Atomoxetine (ATX) is a non-central stimulant and a standard treatment for adult attention-deficit/hyperactivity disorder (ADHD). The long-term efficacy of Atomoxetine is about 40% at 6 months. The variability in efficacy between individuals is thought to be related to patient-specific factors, but no detailed research has been conducted. In this retrospective cohort study, we aimed to identify the factors associated with Atomoxetine efficacy.
A total of 147 patients with attention-deficit/hyperactivity disorder aged ≥18 years who were using Atomoxetine for the first time were included in this study. The outcome was treatment success (treatment maintained for at least 6 months and improvement in symptoms). Symptom assessment was based on the overall improvement in symptoms judged by an expert physician.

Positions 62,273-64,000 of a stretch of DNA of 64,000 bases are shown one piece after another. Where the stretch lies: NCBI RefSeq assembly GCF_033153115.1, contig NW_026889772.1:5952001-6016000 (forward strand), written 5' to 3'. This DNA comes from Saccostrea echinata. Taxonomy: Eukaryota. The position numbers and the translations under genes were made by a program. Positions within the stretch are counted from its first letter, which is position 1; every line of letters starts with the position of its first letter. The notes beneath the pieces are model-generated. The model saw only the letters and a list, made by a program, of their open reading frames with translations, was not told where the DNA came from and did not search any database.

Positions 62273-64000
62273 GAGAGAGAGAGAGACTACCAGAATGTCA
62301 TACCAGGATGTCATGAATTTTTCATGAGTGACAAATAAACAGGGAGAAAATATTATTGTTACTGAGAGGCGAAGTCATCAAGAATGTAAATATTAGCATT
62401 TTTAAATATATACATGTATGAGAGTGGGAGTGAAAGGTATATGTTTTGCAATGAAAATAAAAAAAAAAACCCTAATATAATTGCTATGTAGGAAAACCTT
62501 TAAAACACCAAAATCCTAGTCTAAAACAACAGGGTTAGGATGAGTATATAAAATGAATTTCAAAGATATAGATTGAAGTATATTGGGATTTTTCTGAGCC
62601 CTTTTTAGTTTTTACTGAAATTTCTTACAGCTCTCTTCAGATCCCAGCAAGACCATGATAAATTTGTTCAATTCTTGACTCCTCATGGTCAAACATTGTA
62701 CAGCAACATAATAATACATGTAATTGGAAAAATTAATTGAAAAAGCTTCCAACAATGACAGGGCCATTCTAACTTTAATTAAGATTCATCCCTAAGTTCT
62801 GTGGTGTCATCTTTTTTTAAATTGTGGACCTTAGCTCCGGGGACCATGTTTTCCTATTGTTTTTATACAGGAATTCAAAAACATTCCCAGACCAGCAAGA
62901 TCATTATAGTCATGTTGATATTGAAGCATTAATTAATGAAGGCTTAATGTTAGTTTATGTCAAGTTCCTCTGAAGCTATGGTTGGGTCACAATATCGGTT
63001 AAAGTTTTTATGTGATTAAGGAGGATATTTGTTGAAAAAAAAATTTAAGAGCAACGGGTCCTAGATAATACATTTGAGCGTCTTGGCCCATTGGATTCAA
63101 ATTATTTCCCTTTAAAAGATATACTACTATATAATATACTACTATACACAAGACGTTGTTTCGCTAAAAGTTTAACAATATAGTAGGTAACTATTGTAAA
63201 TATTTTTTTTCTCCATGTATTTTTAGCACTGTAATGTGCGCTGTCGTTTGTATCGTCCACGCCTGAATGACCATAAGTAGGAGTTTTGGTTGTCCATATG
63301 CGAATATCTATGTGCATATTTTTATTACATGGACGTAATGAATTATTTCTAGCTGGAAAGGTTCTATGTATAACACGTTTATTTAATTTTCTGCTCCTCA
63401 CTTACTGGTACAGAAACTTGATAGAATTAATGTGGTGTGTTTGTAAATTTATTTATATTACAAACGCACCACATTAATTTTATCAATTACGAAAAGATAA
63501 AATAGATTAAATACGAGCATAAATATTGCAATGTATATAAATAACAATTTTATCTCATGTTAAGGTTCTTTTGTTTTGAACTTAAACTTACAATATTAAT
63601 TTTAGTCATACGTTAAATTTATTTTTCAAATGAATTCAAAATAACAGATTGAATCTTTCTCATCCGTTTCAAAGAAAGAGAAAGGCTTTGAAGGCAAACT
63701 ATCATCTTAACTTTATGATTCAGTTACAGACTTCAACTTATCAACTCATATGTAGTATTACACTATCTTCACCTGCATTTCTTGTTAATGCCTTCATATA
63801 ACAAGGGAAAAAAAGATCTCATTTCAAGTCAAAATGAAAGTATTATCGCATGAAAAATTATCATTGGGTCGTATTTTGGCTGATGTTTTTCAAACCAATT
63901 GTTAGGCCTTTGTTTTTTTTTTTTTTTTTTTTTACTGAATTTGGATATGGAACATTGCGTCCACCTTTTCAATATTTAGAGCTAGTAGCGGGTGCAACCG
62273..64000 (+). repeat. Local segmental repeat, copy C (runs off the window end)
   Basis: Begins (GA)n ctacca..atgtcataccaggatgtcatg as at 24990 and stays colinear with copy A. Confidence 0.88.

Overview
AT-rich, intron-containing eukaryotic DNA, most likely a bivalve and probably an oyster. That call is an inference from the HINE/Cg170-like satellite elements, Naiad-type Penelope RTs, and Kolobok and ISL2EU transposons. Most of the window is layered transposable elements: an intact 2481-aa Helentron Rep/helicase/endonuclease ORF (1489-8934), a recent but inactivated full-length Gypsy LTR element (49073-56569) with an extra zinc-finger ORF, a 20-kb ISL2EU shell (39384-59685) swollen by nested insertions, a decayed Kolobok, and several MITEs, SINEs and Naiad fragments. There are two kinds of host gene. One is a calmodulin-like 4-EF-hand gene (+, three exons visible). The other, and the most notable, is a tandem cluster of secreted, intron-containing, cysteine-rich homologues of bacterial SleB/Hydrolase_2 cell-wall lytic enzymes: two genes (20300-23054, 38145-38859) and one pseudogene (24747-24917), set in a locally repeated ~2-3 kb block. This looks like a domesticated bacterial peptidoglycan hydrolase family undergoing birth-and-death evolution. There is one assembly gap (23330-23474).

Of the patient sample, 103 (70.1%) achieved the outcome. Logistic regression analysis identified “the maximum dose of ATX” and “gambling habit” as factors associated with efficacy ( P  < 0.05). In the process of Atomoxetine titration, the larger the maximum dose, the higher the efficacy was shown to be. Gambling habits may be indicative of impulsivity, which is among the core symptoms of attention-deficit/hyperactivity disorder. Thus, a gambling habit may be considered a surrogate marker for impulsivity.
Knowledge of these factors will help healthcare professionals to predict the likely efficacy of Atomoxetine in a given patient before subscribing it, facilitating individualized pharmacotherapy for adult attention-deficit/hyperactivity disorder.

© 2022 The Authors. Neuropsychopharmacology Reports published by John Wiley & Sons Australia, Ltd on behalf of The Japanese Society of Neuropsychopharmacology.